During the 1940s, African-American efforts to gain equal civil rights increased in momentum. World War II propaganda emphasizing American democracy prompted African-American activists to launch a “double V” campaign, seeking victory over fascism abroad and victory over discrimination at home. The population shift of African Americans out of the South and into northern cities, begun during World War I, continued and accelerated during World War II, thus increasing African-American political power. When the war was over, returning African-American soldiers protested that, despite their service and sacrifice, they faced humiliating segregation.

What did bebop mean? Between 1945 and 1950, debate raged among musicians and critics about how the new sounds of bebop should be interpreted. Was bebop a joke perpetrated by young musicians who did not understand the jazz tradition? Or was it a learned extension of previous styles? Was bebop a political statement about postwar racism? Or was it simply a fun new style that had little connection to American racial politics?

Click to hear an example of swing music (“Jumpin’ at the Woodside” by Count Basie and his band) and of the more controversial bebop (“Night in Tunisia” by saxophonist Charlie Parker). Examine the following quotes about bebop and think about which of these various positions each speaker might take.

“Bebop is a music of revolt: a revolt against big bands, arrangers, vertical harmonies, soggy rhythms, non-playing orchestra leaders, Tin Pan Alley—against commercialized music in general.”
— critic Ross Russell, 1948

Bebop players “like to wear berets, goatees and green-tinted horn-rimmed glasses, and talk about their ‘interesting new sounds,’” while their “rapid-fire, scattershot talk has about the same pace and content as their music.”
"How Deaf Can You Get?" Time (May 17, 1948)

“How to use notes differently. That’s it. Just how to use notes differently.”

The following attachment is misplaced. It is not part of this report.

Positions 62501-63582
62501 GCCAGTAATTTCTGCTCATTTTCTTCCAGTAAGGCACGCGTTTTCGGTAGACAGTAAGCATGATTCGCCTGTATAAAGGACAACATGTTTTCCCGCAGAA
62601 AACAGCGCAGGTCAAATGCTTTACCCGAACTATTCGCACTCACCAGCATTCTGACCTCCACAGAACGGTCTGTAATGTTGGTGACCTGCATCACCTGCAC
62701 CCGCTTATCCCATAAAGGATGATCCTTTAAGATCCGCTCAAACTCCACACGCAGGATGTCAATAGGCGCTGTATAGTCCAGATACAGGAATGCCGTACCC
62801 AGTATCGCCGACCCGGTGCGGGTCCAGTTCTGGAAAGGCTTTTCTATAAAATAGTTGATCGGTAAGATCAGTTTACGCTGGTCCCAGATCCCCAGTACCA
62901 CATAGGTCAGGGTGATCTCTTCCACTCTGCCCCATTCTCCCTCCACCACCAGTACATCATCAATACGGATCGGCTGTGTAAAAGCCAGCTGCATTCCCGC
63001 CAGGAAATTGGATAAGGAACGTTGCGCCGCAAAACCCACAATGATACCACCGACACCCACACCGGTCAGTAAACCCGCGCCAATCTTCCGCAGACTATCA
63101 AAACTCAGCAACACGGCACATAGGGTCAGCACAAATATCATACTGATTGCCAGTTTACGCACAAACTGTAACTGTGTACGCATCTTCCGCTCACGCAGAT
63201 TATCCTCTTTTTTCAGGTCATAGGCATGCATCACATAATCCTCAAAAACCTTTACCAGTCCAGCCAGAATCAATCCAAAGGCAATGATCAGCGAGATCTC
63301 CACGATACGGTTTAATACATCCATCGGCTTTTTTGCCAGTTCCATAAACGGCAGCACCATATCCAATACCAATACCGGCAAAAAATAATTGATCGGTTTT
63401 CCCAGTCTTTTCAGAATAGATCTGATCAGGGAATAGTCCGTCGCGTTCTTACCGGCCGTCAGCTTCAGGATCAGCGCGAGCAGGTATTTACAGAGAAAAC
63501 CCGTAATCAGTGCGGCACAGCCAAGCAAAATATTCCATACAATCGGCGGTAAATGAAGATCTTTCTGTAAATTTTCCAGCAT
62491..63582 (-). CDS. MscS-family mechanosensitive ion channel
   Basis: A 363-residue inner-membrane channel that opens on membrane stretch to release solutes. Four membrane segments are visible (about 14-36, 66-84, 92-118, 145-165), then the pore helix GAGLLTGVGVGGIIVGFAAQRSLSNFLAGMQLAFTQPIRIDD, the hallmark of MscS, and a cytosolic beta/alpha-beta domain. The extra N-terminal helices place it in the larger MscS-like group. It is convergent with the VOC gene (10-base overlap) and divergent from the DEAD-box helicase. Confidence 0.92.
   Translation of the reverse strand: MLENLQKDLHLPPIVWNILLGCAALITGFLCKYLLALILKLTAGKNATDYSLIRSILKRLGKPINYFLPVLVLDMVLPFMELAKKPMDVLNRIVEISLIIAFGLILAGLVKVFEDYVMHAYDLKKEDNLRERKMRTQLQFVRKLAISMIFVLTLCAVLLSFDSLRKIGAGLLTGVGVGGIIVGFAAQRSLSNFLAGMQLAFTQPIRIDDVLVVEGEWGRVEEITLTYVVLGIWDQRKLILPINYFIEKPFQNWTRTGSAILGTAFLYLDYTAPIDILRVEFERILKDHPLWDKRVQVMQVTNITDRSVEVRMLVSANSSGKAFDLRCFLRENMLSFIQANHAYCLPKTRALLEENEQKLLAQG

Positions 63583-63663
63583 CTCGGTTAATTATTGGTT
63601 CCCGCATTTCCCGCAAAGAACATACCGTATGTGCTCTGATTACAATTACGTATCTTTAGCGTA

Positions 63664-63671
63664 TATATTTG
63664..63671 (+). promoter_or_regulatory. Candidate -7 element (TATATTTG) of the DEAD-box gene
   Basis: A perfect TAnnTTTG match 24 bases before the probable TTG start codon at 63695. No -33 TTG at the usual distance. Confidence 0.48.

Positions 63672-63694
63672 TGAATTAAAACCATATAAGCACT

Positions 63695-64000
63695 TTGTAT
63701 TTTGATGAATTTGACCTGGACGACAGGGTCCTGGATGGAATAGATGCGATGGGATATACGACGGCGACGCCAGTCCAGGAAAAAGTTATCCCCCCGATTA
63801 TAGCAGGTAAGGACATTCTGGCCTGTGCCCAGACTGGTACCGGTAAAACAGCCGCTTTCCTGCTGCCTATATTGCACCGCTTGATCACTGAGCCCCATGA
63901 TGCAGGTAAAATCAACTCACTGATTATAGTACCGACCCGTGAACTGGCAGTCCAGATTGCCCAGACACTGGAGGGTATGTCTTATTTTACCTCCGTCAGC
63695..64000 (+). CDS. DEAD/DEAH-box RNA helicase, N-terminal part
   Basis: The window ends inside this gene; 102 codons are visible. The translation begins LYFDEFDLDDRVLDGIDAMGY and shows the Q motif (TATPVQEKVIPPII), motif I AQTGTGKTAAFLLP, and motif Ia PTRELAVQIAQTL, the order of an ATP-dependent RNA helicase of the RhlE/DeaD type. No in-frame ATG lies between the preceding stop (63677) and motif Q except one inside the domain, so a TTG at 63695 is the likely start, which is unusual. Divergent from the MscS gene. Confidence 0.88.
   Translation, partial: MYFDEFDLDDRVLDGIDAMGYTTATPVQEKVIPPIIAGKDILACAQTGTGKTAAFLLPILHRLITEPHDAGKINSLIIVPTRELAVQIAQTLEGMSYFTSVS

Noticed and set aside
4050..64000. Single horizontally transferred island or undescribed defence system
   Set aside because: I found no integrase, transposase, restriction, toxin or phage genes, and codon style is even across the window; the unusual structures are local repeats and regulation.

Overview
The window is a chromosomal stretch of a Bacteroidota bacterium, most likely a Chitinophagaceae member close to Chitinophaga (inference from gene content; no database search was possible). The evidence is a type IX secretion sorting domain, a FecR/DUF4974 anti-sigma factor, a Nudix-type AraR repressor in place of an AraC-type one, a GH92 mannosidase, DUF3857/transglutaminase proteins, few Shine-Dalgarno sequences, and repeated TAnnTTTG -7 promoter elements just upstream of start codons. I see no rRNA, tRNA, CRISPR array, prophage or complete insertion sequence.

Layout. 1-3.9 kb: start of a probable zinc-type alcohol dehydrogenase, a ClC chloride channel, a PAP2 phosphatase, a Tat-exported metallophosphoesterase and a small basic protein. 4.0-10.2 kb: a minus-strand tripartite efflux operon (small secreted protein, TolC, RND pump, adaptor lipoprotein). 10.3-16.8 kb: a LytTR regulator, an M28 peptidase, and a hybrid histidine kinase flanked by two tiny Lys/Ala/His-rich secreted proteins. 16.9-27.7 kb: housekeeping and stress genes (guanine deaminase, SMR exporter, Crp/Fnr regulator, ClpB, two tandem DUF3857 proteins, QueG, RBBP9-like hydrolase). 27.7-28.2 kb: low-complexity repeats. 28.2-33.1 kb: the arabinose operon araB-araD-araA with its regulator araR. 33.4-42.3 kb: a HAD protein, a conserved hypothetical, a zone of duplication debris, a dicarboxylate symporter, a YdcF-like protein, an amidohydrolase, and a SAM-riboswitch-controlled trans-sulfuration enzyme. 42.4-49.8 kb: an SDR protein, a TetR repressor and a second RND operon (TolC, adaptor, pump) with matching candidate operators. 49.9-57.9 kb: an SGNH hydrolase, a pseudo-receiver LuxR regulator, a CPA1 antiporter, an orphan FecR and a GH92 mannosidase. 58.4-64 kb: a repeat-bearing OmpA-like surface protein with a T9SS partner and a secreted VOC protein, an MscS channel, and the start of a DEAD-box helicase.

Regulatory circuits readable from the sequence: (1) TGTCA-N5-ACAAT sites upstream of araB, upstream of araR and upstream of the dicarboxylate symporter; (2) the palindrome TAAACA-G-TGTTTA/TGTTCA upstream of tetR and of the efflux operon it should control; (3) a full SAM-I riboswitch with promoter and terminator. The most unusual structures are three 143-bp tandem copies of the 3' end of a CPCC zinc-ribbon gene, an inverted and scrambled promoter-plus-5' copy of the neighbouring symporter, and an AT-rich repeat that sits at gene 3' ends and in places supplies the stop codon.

—bebop pianist Thelonius Monk, c. 1965

“What bebop amounts to: hot jazz overheated with overdone lyrics full of bawdiness, references to narcotics and doubletalk.”
Time, 1946

“This is the sort of bad taste and ill-advised fanaticism that has thrown innumerable impressionable young musicians out of stride.”
Review of Charlie Parker, Downbeat (April 22, 1946)

“[Bebop musicians] want to carve everyone else because they’re full of malice, and all they want to do is show you up, and any old way will do as long as it’s different from the way you played it before. So you get all them weird chords which don’t mean nothing, and first people get curious about it just because it’s new, but soon they get tired of it because it’s really no good and you got no melody to remember and no beat to dance to. So they’re all poor again and nobody is working, and that’s what that modern malice done for you.”
—Louis Armstrong, 1948

“I don’t want you playing that Chinese music in my band!”
—Cab Calloway, c. 1955

“Everytime a cop hits a Negro with his Billy club, that old club says, ‘BOP! BOP!…BE-BOP!…MOP!…BOP!…That’s what Bop is. Them young colored kids who started it, they know what bop is.”
—Langston Hughes, 1949

“We didn’t go out and make speeches or say, ‘Let’s play eight bars of protest.’ We just played our music and let it go at that. The music proclaimed our identity; it make every statement we truly wanted to make.”
—bebop trumpeter Dizzy Gillespie, 1979


What Is a Song? American Popular Song: A Brief History Who Created the Song? What is the Song's Structure? What WAs the Song's Historical Context? What Does the Song Mean? What Can Songs Tell Us About People and Society? Model Interpretation Sources of Songs American Song Online Annotated Bibliography Try it Yourself! Go to MAKING SENSE OF AMERICAN POPULAR SONG Home Page Go to MAKING SENSE OF EVIDENCE Browse Page